Located in the southern part of South America, Chile is 3,000 miles long, bordered on one side by Cordillera de los Andes, one of the highest and longest mountain ranges in the world and on the other side by the Pacific Ocean. Boasting a stable economy, Chile has become the Latin America entry door for foreign investments.
Since 1980, the real estate industry enjoyed an explosive and sustained growth with the development of well constructed, quality buildings. Today, there are nearly 20,000 community associations. Condominiums, homeowner associations, office buildings and apartments all operate under a unique law of condominiums adapted and promulgated in 1998.
While 1,500 property managers are registered, there are no experience or education requirements to enter the field. Colegio de Gestion y Administracion Inmobiliaria de Chile (CGAI) is the only property management association that provides education and ethical guidance to its 450 associates who manage more than 68 percent of the country's real estate.
Chile's property managers make use of state-of-the-art technology in the buildings they manage. Earthquake and fire protection, security access control, emergency electric generation and other devices are required in every building with five floors or more.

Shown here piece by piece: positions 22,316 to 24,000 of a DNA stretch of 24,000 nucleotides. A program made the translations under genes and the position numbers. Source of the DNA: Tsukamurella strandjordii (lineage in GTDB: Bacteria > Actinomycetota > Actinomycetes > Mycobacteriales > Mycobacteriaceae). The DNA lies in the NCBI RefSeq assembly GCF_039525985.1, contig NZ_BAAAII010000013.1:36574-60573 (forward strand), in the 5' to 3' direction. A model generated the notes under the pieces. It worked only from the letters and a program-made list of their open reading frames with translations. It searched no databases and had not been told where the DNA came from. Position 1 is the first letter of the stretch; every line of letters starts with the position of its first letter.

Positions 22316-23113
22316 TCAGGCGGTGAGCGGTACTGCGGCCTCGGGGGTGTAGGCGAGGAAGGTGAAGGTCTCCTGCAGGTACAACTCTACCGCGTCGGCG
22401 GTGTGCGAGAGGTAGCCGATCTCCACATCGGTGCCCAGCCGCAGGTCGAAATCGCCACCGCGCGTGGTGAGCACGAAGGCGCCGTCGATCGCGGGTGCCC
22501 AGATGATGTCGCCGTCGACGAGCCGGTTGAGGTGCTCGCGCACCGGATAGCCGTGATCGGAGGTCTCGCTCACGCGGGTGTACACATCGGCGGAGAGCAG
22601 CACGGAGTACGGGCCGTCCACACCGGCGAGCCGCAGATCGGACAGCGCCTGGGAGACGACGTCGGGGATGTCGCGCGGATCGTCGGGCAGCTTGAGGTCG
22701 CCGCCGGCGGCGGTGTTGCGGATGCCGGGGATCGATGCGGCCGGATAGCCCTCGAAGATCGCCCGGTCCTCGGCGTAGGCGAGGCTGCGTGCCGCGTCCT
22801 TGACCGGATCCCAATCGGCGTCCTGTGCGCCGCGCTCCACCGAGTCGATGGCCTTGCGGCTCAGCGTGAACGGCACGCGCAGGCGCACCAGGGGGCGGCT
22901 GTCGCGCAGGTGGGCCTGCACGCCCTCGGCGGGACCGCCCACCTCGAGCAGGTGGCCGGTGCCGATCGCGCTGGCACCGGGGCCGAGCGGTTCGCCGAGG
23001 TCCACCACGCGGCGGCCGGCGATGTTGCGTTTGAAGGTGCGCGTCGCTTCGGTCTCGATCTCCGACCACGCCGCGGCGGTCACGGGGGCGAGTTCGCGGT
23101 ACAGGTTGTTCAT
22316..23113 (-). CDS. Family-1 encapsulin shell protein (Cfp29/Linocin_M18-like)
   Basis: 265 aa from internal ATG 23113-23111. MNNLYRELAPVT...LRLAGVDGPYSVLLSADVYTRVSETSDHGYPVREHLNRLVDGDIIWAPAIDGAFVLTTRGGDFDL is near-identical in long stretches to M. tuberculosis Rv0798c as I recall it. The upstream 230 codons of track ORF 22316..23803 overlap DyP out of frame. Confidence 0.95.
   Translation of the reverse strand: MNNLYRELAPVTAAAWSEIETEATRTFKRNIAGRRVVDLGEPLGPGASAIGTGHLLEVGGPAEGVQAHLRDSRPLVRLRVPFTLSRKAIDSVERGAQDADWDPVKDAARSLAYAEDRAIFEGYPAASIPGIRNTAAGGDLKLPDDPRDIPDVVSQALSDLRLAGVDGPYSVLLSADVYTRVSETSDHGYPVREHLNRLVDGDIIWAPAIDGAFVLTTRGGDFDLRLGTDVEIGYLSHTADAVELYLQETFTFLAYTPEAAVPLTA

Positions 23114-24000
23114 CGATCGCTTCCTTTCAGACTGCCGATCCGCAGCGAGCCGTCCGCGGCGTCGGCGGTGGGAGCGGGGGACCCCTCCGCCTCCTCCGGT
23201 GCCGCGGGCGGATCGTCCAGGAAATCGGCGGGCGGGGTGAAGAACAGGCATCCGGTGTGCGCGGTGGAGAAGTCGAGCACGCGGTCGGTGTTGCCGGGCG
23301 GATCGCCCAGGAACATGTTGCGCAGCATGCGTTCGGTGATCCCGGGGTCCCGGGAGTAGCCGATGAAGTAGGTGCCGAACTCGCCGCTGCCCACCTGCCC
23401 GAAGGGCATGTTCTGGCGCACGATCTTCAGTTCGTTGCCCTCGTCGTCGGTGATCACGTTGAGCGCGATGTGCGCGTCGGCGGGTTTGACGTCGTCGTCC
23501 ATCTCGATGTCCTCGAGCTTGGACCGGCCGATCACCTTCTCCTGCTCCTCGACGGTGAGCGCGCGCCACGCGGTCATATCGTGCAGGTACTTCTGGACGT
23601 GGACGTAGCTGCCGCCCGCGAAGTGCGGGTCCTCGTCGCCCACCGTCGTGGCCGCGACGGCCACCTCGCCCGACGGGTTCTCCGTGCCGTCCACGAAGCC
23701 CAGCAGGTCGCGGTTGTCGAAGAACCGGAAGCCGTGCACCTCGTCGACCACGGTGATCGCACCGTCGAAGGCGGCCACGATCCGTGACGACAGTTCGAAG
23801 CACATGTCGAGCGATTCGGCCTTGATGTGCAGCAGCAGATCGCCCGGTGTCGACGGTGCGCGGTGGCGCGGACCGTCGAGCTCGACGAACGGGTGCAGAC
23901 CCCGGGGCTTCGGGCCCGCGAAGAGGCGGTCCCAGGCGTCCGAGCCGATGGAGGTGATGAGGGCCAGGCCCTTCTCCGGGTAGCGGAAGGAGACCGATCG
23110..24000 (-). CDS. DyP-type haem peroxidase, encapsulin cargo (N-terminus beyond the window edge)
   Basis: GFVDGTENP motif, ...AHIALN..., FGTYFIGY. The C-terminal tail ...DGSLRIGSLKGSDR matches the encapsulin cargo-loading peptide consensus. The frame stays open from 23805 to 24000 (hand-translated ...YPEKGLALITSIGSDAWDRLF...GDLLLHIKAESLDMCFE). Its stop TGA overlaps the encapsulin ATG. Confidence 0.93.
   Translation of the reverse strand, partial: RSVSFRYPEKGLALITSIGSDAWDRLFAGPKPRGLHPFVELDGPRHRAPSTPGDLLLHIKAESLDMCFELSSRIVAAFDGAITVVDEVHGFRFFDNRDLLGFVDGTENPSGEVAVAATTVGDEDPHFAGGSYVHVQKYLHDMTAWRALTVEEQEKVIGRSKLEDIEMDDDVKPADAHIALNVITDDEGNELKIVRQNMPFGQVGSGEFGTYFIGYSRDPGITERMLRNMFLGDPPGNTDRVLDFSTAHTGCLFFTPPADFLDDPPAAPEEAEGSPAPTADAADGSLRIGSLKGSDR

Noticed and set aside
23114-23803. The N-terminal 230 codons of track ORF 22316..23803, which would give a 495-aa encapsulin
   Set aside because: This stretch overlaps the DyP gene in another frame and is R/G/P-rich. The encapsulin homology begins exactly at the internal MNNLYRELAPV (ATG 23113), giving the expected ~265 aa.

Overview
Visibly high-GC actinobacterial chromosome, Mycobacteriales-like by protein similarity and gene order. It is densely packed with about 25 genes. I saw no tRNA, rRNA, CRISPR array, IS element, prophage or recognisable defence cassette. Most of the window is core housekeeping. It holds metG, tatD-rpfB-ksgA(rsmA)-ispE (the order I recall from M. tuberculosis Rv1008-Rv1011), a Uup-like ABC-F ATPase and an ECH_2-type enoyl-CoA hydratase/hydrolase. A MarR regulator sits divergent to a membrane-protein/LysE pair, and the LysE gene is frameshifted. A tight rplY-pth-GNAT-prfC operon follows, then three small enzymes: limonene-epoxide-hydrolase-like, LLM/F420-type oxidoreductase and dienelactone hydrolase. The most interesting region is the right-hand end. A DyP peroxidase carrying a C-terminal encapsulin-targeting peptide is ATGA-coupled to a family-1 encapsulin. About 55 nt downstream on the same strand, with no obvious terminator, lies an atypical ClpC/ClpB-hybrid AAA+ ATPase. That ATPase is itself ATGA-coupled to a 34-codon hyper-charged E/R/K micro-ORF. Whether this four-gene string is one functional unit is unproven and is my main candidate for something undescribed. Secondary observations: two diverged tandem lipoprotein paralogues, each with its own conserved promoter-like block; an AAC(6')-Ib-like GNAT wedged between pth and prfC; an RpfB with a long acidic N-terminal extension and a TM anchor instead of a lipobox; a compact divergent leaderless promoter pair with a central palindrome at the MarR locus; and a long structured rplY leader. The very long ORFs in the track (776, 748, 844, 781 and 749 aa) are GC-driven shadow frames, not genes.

Condominium law dictates specific operational requirements including:
* A definition of common areas and goods of the building.
* A description of co-owners' rights and obligations.
* Condominium decisions are made by an assembly with minimum quorums.
* A board of directors represents the condominium complex and assembly.
* The condominium association may either hire a property manager or delegate this duty to the board of directors. Responsibilities of the property manager are clearly spelled out.
* Property managers may be individuals (at least 18 years old) or companies. No educational degree is required.
* An emergency procedures plan …